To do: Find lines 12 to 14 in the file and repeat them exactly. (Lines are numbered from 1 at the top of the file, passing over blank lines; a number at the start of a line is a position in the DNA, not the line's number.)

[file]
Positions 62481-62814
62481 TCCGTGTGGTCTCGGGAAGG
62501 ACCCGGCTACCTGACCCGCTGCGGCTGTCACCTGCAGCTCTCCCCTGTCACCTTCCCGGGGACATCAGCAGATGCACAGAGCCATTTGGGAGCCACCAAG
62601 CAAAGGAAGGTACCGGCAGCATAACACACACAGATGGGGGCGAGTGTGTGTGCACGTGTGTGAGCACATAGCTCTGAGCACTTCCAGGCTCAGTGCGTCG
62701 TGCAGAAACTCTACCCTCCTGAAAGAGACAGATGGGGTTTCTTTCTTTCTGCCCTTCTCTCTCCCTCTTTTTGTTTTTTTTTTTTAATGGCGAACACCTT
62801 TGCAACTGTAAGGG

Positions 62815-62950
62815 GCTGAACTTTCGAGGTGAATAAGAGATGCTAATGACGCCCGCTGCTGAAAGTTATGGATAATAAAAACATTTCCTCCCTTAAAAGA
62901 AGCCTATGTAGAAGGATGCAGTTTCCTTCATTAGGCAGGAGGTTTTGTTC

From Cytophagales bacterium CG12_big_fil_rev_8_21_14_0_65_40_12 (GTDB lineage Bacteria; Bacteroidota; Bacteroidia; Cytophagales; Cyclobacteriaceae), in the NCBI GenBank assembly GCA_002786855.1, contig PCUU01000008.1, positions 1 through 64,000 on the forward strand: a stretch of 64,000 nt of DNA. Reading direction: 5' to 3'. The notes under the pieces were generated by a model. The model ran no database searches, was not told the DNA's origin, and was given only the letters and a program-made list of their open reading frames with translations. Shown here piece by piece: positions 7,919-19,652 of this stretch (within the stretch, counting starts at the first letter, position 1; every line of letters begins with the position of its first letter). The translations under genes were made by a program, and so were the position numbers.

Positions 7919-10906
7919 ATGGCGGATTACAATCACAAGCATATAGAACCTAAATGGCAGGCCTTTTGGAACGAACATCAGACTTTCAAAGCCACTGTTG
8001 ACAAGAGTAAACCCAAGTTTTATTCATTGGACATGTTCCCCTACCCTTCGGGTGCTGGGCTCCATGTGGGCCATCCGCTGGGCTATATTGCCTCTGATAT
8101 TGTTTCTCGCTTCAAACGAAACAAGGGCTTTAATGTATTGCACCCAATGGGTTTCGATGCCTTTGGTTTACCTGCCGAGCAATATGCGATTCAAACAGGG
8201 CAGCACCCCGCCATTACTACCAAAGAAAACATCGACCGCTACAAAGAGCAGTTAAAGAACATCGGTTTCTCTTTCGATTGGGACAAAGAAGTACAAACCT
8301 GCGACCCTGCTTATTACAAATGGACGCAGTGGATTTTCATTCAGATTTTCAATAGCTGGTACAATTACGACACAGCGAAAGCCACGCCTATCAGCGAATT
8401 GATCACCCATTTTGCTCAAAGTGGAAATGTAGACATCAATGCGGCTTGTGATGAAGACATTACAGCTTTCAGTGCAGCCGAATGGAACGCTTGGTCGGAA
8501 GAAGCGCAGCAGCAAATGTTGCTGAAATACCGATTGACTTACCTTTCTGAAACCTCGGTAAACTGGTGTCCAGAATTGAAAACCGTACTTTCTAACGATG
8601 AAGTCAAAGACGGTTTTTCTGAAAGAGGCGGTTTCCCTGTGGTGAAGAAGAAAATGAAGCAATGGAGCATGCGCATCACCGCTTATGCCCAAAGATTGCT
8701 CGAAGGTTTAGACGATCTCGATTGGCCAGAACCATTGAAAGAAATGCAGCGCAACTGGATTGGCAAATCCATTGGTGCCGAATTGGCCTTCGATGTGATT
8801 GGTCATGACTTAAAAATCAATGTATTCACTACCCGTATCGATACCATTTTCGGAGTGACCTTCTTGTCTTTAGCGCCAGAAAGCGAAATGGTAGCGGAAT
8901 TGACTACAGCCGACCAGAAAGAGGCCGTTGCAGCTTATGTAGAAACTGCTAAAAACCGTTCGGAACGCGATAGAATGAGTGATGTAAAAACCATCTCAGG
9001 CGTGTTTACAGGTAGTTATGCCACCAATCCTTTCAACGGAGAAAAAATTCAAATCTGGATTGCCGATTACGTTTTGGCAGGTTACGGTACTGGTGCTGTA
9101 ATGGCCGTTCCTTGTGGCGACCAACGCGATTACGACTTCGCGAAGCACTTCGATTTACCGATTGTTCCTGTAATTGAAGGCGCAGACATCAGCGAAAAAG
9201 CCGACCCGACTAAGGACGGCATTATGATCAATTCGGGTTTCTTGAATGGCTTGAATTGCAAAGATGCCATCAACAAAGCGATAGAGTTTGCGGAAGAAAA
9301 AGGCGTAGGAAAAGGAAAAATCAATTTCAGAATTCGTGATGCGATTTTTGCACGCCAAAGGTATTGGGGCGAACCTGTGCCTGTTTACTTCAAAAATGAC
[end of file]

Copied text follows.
7919 ATGGCGGATTACAATCACAAGCATATAGAACCTAAATGGCAGGCCTTTTGGAACGAACATCAGACTTTCAAAGCCACTGTTG
8001 ACAAGAGTAAACCCAAGTTTTATTCATTGGACATGTTCCCCTACCCTTCGGGTGCTGGGCTCCATGTGGGCCATCCGCTGGGCTATATTGCCTCTGATAT
8101 TGTTTCTCGCTTCAAACGAAACAAGGGCTTTAATGTATTGCACCCAATGGGTTTCGATGCCTTTGGTTTACCTGCCGAGCAATATGCGATTCAAACAGGG